Northwest Horizons School News

Northwest Horizons

Athletes tie hair out of the way of their game

Cargo+brushes+her+hair+back+into+a+ponytail+for+game+day.+She+uses+a+brush+to+get+rid+of+those+pesky+bumps.
Cargo brushes her hair back into a ponytail for game day. She uses a brush to get rid of those pesky bumps.

Cargo brushes her hair back into a ponytail for game day. She uses a brush to get rid of those pesky bumps.

Cargo brushes her hair back into a ponytail for game day. She uses a brush to get rid of those pesky bumps.

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Athletes must get ready before every great battle on the court or field, and getting one’s hair out of the way is an important step. Both girls and boys do this, whether it’s a bun, a braid or a simple ponytail, it is necessary to allow them to them see the goal ahead of them.

Varsity girls basketball player sophomore Reagan Kargo and Varsity boys soccer player junior Alex Cullinan have different ways of putting their hair behind them. They know how to tame their locks for a fast-paced game.

The first step is to find a tool to put it back with. Not being able to find a tie or headband can cause a frantic search for one around the locker room, or just a game that they can’t even see.

“My hair is quite the bother only if I happen to forget ties or a headband,” Cullinan said.

When one finds the perfect tool, there has to be the perfect hairstyle that stays up during the entirety of the activity.

“I put my hair up in a ponytail and I try to brush out all the bumps while putting it up,” Kargo said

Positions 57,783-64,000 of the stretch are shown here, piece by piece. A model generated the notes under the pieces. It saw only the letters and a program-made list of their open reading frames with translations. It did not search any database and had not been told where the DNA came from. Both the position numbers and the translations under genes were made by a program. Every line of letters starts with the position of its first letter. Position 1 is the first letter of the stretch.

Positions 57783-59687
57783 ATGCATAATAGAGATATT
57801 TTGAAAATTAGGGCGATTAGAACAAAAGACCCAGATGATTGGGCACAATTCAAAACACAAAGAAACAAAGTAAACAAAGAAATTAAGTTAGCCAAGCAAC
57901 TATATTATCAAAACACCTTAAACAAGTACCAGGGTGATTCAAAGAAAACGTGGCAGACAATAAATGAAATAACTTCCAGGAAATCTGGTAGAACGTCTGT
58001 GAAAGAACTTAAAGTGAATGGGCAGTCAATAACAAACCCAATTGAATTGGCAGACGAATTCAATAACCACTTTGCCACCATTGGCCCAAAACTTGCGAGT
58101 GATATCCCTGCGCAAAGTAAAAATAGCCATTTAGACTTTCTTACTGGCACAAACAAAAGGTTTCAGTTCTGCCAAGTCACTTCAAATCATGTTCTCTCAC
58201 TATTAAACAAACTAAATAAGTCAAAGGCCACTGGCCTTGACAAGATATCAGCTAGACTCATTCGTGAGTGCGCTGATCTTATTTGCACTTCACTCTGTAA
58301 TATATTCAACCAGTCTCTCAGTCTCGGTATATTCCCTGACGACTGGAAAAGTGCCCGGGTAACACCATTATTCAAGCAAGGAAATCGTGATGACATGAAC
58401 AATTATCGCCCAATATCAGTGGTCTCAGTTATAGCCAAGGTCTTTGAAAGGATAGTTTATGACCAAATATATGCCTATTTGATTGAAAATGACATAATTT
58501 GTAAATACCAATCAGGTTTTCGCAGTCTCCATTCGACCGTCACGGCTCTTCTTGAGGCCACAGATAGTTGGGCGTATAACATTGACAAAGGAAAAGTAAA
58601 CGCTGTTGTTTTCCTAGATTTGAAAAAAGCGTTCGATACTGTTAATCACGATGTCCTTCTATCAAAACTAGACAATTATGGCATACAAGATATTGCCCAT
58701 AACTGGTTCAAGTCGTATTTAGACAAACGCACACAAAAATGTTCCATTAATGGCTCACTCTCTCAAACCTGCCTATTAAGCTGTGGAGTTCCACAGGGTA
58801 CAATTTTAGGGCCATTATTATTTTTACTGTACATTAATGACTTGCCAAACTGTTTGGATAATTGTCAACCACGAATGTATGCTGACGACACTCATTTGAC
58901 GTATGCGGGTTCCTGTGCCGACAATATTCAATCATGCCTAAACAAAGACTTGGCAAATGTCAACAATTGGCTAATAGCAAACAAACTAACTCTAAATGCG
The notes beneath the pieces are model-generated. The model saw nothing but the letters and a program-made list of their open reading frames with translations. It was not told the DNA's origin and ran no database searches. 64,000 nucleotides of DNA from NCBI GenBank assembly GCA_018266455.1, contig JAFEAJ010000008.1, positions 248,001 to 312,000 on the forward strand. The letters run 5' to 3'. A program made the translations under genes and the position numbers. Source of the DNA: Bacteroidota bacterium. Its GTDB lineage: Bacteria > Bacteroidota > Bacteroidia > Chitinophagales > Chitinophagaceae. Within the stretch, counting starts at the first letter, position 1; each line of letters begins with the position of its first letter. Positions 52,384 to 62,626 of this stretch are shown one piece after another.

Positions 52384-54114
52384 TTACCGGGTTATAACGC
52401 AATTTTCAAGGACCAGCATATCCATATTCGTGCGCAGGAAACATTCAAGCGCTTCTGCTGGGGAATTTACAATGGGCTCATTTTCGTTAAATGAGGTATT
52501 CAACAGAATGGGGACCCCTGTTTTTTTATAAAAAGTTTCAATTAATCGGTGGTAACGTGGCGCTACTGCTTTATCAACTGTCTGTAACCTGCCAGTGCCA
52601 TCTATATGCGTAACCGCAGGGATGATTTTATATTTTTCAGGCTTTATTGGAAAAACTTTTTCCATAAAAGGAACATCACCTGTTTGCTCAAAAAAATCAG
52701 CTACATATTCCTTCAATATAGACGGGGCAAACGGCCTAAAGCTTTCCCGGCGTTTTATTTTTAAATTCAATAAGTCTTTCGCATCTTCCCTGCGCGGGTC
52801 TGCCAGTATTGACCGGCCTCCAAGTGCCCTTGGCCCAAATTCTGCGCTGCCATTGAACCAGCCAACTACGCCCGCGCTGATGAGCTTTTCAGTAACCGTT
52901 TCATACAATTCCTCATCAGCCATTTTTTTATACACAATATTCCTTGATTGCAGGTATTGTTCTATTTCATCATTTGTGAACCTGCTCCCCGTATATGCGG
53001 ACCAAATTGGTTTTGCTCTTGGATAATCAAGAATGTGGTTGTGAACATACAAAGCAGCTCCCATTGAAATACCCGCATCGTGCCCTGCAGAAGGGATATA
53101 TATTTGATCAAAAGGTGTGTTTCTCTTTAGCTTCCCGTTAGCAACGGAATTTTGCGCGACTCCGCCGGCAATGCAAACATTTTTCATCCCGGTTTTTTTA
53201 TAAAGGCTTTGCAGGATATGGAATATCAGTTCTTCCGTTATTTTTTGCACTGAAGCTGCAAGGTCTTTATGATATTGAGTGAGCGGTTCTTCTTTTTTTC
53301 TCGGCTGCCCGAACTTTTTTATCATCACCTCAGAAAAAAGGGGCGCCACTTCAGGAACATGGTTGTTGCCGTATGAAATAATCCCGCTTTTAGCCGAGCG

Bumps are hairs that don’t flatten on the head along with the rest. They are pesky in ponytails, especially on a bad hair day. Like Cullinan said, hair, in general, can be annoying; a swift wind can turn some styles into a blinding whip in the eyes. That’s why the perfect hairstyle is so important, it can stop those fatal blows from happening.

“My go to is a headband holding my hair back without tying it up, but I haven’t found any style that just won’t work for me,” Cullinan said.

Some players need to set aside time to get their hair out of the way and maybe a little help, while others can do it just before the game starting buzzer sounds.

“Sometimes it can take me a little while to get a good bun because I’m not that good at tying them yet,” Cullinan said. “back when it was long my mother or friends would tie it up every once in a while.”

While Kargo takes a brush and a hair tie to make a game ready style on top of her head in under five minutes.

A loose strand or a tight piece can distract them and athletes can end up playing with it rather than with their team. Even after all the pulling and brushing, hair does whatever it wants to do.

“I am always messing and playing with it because it gets in my face,” Kargo said.

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Northwest Horizons School News
Athletes tie hair out of the way of their game